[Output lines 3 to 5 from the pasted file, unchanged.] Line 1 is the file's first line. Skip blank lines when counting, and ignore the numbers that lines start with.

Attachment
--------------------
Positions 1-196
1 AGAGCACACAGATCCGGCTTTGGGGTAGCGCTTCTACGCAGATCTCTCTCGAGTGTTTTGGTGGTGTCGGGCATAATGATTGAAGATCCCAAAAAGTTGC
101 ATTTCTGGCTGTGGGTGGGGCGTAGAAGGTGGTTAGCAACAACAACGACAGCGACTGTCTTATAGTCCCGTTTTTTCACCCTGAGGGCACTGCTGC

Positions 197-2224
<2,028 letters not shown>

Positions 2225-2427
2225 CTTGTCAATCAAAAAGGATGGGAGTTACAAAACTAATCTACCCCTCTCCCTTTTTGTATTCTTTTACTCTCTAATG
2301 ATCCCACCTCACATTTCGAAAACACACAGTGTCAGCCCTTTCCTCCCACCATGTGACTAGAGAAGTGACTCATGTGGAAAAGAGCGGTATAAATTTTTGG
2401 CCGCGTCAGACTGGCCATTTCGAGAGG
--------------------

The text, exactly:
101 ATTTCTGGCTGTGGGTGGGGCGTAGAAGGTGGTTAGCAACAACAACGACAGCGACTGTCTTATAGTCCCGTTTTTTCACCCTGAGGGCACTGCTGC

Positions 197-2224
<2,028 letters not shown>